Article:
Trappers and hunters who extended the fur trade beyond the Missouri after 1810 found that Europe’s demand for furs was now subordinate, in many cases, to home-grown demand from within the United States. Cities like New York, Philadelphia and Boston now had large populations whose tastes in clothing meant that furs were treated and re-sold within the domestic market rather than being sent overseas.  When fashion began changing in the 1840s and fur garments gave way to leather goods, the Western hunters shifted away from slaughtering beavers and quickly made the buffalo almost extinct as well.

While hunters and trappers were still exploring and opening the Western wilderness, in the East the process of moving from farming to industry had begun. Factories began springing up all over New England by the 1840’s, with textile, firearms and clothing manufacturing combining natural resources like furs and hides from the West with abundant energy from the fast-moving streams in the East.  The growth of a huge internal market based on cheap resources from the frontier combined with cheap energy from what had previously been the frontier launched a half-century of economic expansion that no other country has experienced before or since.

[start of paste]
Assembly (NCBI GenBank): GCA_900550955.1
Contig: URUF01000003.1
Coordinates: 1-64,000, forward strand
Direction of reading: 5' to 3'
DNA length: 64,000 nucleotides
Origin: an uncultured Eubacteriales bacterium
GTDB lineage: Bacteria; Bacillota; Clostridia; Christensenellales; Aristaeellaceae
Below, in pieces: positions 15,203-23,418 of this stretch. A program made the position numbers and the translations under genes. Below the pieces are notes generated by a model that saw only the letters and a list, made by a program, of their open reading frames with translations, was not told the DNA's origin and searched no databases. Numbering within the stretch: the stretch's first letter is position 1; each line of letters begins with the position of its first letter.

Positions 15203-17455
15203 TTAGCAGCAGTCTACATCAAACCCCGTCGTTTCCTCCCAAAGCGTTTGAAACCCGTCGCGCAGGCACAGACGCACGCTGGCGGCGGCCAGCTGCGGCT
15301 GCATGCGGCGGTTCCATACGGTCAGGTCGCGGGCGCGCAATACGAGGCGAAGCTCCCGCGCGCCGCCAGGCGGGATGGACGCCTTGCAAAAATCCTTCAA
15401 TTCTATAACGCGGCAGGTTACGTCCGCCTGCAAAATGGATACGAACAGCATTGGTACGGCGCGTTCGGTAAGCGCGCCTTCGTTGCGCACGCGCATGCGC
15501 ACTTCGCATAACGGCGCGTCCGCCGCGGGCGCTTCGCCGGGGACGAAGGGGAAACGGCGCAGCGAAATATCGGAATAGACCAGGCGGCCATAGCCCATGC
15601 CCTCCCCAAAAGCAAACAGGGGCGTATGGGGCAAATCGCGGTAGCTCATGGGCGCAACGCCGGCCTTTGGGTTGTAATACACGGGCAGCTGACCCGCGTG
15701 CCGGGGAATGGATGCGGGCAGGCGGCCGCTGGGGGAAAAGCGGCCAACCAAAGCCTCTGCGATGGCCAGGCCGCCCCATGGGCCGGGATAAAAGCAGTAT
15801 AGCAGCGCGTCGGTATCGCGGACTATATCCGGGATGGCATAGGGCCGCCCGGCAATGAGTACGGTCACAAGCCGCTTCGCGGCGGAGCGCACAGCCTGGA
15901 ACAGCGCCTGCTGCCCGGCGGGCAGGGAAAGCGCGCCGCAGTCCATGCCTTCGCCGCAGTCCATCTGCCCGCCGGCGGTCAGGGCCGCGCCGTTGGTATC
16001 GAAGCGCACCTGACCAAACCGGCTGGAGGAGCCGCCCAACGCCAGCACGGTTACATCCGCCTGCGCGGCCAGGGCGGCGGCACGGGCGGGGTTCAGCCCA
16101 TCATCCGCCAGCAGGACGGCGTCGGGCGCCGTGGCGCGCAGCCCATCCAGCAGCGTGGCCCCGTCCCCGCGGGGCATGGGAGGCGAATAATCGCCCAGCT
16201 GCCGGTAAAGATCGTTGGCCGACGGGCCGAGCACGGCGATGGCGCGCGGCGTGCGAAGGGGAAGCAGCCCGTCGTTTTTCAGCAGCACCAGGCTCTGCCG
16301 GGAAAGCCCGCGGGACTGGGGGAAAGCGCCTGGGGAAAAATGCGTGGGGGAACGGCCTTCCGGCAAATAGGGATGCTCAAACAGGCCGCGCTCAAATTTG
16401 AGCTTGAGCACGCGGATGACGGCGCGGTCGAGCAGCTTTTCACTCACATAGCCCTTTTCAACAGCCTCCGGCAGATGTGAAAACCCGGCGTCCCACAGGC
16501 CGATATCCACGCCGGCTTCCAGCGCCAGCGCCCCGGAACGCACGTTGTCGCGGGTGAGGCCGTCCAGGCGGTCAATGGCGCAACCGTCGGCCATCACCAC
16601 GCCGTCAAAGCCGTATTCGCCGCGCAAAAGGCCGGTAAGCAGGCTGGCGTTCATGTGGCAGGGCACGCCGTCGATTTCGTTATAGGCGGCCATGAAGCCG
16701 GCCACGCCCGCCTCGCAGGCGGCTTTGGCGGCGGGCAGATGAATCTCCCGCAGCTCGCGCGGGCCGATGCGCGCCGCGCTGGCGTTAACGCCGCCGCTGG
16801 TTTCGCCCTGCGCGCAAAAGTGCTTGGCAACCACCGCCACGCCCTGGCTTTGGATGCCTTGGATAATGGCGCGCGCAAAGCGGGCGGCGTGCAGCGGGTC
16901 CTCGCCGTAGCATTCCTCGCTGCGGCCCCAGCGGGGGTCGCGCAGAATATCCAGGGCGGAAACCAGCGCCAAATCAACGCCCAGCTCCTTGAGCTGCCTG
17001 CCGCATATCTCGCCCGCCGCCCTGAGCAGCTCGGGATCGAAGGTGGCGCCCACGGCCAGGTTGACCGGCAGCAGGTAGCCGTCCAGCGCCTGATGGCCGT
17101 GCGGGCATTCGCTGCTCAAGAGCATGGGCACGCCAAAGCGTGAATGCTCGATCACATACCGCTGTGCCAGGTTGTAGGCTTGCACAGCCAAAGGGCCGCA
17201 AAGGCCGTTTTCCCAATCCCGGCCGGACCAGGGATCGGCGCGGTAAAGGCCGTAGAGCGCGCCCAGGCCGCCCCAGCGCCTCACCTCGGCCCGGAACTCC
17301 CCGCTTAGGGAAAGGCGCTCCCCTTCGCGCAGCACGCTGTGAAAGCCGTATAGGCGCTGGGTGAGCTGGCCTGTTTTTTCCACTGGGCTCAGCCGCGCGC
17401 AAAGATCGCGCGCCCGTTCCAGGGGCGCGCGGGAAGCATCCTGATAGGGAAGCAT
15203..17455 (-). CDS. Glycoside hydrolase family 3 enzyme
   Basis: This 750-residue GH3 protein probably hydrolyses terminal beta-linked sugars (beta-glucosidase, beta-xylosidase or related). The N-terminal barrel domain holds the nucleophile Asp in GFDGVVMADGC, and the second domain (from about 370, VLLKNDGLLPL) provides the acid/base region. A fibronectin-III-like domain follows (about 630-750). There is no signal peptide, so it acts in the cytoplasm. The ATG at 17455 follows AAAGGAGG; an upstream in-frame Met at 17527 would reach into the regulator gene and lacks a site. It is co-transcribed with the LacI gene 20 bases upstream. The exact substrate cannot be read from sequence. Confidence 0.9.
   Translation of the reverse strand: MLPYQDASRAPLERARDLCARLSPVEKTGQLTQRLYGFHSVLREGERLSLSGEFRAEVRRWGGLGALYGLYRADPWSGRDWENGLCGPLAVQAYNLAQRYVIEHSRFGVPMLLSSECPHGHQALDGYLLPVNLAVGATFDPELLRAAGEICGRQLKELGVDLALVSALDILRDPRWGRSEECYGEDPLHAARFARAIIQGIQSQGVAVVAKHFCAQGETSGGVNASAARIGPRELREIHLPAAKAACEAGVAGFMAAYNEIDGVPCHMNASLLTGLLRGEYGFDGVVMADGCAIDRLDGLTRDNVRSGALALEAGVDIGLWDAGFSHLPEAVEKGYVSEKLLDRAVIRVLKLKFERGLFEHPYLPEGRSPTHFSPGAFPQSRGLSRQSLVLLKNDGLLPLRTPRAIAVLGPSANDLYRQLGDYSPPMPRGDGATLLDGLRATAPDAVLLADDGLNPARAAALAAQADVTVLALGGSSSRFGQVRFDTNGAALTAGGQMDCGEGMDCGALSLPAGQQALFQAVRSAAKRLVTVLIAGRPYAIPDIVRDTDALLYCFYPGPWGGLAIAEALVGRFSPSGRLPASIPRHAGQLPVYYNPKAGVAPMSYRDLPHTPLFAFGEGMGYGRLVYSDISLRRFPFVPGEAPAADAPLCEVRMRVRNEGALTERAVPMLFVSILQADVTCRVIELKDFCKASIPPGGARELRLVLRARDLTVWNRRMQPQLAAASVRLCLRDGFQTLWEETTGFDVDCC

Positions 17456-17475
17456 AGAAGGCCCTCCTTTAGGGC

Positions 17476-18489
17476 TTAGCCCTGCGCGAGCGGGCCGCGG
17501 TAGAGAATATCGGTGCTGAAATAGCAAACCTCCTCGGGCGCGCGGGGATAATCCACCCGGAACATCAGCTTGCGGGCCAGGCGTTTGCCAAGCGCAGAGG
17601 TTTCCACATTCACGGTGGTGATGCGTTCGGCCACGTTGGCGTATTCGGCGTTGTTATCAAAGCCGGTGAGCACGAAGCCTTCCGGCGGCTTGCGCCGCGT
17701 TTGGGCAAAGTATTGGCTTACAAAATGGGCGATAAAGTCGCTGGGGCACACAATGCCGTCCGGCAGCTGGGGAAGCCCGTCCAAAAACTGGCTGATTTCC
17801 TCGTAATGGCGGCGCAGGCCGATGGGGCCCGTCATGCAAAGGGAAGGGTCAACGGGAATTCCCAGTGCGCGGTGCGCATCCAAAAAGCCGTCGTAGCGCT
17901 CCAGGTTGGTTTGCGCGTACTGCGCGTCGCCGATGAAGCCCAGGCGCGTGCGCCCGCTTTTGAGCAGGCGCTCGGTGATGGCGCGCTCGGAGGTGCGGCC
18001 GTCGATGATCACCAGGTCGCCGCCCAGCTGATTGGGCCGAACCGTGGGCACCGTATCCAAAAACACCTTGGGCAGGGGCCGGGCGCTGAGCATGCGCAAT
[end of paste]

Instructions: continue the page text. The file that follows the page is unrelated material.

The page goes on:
Beavers at work: stream, marsh and woods.

Beavers at work: stream, marsh and woods.

What lay behind this enormous economic growth was the handiwork of hunters whose ability to kill off beavers brought about a crucial change in the ecosystem that allowed all those New England factories to create the goods and satisfy both domestic and foreign demand.  The deep gullies and fast-moving streams that created energy for factories was not a natural feature of the New England landscape; it was what happened to slow-moving and gentle ponds when, as Toby Hemenway says, they were fed by “beaverless watersheds.” Beavers create environments that hold maximum amounts of water and soil on the land.  Remove the beavers and the water turns into a cascade.

Beaver activity creates a natural cycle of environmental replenishment. Ponds become marsh, then meadow then woodland, and then the beavers build another dam, and the cycle repeats again.  We’ve tried to do the same thing in many places where the hunters killed off the beavers, because this let us us build factories. Except the factories then collapsed.  A paper factory in Monroe, Massachusetts first gained a workforce when it opened in 1866 because farmers in the surrounding Monroe Plateau were happy to trade their plows for a steady wage.  The town lived off the mill for more than one hundred years, but when it was shuttered in 1985, the town basically shut down as well.